3. Read Aloud – Wolf 2nd

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Read Aloud – Wolf 2nd

Grade Level: Second Grade

School: McKinley Elementary School

Location: Tacoma, Washington

Materials: Wolf! By Becky Bloom

Videographer: Dima Yaremenko

Elapsed Time: 14:16

Introduction: In the primary grades, we often read books to children not just to entertain or to fill a period of time, but to increase students’ vocabulary and comprehension skills and to introduce students to specific genre, authors, and/or information.  When read-alouds are systematically used as a part of our literacy program, a number of evidence-based procedures should be incorporated to maximize benefits.

Focus: As you watch this video,

1)    Identify practices that are used to support students’ understanding of novel vocabulary words.

2)    Identify procedures that were used to support students’ comprehension of the book.

3)    Note other instructional procedures that were beneficial.

Feedback:

1) Identify practices that are used to support students’ understanding of novel vocabulary words.

a)    Brief explanations of novel words were embedded into the read-aloud without interrupting the flow of the story.

b) The teacher pointed to the illustrations to support vocabulary.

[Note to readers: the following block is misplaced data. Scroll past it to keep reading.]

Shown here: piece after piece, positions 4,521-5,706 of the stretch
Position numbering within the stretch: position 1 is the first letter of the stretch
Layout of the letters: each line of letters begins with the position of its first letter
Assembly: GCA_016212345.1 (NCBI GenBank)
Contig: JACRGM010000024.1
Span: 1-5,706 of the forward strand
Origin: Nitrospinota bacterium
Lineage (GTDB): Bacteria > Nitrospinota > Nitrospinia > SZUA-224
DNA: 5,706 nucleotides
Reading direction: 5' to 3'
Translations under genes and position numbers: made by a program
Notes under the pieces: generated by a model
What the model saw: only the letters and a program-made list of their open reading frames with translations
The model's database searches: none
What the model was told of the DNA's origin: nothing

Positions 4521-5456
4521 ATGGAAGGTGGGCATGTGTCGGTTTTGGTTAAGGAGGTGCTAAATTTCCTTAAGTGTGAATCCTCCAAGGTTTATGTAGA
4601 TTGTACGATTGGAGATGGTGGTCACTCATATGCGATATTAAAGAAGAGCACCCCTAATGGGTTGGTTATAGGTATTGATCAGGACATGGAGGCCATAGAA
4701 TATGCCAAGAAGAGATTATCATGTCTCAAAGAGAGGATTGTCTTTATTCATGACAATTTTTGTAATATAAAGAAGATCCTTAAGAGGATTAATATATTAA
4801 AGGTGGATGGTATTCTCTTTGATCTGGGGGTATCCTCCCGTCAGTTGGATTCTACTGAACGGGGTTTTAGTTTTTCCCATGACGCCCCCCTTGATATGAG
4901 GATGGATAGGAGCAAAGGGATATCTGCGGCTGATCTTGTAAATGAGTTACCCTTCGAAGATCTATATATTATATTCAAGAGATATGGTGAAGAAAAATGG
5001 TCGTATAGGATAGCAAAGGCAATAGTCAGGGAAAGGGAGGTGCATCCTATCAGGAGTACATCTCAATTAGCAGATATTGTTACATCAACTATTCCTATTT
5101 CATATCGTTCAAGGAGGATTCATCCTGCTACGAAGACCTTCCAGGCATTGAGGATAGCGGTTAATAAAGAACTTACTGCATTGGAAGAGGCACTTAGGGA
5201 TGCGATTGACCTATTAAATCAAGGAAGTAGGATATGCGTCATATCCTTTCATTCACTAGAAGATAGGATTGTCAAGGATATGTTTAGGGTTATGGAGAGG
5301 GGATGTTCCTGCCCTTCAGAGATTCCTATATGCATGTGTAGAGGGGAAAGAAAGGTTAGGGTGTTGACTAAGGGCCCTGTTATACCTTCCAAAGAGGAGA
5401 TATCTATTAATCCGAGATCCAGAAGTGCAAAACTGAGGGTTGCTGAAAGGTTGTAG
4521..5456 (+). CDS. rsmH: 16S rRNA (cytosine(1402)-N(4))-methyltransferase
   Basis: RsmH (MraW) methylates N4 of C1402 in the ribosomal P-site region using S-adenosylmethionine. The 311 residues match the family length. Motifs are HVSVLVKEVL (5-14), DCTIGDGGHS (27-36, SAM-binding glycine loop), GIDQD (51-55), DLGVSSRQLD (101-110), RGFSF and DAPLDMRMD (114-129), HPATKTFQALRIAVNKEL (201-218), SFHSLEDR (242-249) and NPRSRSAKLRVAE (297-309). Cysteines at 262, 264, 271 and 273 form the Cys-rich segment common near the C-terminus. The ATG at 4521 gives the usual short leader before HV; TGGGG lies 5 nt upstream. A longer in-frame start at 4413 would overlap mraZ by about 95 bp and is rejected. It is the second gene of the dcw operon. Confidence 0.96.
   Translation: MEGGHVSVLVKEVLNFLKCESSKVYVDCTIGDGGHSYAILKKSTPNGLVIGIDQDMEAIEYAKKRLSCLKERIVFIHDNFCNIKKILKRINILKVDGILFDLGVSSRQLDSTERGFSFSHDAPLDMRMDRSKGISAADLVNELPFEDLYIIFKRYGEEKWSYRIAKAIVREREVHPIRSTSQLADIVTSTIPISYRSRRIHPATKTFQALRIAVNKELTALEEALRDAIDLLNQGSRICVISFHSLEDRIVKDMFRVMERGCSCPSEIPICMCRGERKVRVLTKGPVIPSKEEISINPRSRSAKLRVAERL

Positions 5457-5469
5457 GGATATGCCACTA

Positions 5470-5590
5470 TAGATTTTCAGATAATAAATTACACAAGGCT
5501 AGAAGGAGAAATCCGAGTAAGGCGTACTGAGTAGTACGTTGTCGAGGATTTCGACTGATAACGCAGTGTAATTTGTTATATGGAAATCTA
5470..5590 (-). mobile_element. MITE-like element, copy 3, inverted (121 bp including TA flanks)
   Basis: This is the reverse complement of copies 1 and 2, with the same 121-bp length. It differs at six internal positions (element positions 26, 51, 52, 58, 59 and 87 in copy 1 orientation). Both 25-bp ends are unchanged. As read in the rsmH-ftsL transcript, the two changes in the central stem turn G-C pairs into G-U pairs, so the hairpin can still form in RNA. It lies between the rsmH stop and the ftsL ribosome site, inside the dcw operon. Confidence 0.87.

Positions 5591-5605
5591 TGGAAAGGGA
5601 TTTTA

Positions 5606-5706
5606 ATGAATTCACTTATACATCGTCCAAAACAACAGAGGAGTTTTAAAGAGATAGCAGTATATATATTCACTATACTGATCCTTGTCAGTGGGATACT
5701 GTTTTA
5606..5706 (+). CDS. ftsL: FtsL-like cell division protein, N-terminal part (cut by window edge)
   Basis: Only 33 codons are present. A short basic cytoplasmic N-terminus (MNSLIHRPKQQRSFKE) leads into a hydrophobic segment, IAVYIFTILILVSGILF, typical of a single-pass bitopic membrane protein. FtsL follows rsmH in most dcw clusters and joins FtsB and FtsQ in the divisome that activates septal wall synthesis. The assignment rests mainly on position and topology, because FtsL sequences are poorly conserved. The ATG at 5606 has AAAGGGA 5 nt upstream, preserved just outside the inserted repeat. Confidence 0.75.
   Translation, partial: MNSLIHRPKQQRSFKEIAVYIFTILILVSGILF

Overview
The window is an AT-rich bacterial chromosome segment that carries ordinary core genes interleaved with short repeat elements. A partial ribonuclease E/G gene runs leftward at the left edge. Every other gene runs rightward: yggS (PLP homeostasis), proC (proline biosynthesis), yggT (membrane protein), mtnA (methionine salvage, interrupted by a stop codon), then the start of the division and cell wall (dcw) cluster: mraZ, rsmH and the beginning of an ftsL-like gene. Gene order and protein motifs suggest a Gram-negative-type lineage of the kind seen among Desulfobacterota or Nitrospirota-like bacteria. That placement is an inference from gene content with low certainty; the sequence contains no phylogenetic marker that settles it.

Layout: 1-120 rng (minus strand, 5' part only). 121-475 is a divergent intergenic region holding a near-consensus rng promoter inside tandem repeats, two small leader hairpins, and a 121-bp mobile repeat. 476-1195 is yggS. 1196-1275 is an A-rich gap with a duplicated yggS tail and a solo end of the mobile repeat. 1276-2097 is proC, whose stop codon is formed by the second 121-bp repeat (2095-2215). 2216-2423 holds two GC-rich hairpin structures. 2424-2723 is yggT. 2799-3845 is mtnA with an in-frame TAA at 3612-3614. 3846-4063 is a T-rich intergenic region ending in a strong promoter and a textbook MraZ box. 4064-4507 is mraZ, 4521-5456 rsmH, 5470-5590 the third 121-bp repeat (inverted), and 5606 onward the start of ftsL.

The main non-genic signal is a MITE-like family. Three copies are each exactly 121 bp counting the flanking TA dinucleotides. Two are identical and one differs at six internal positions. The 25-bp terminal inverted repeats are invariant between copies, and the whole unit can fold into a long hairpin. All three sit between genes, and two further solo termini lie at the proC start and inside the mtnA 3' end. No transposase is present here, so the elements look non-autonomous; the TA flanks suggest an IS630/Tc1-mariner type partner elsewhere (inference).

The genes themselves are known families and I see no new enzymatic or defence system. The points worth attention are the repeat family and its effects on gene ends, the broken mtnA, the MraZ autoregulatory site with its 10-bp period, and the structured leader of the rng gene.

c) The teacher added gestures (e.g., peering) to augment vocabulary.

2) Identify procedures that were used to support students’ comprehension of the book.
The following research-validated practices were used:

a)    An engaging book was chosen.

b) Performance-based reading was utilized.

c) Questions were asked to verify understanding, to focus students’ attention on critical information, and to increase on-task behavior.

d) Students were actively engaged in the reading of the book.

3) Note other instructional procedures that were beneficial.
Some practices that might have been noticed:

a)    The pace was “perky” though not frenetic.

b)    The teacher connected to the students.

c)    The classroom climate was positive.

d)    The teacher elicited responses from students including:

–       group responses (choral responses)

–       partner responses

–       partner responses followed by individual turns

–       thumbs up

e)  When a student did not have a response, the teacher did not leave the student but rather provided “scaffolding” so that the student could be successful.  In this case, the teacher told the student an answer.

NOTE: The video entitled Vocabulary Instruction – 2nd highlights the same group of students as seen in this video.  In the second video, the students are taught critical vocabulary terms from the read-aloud book.

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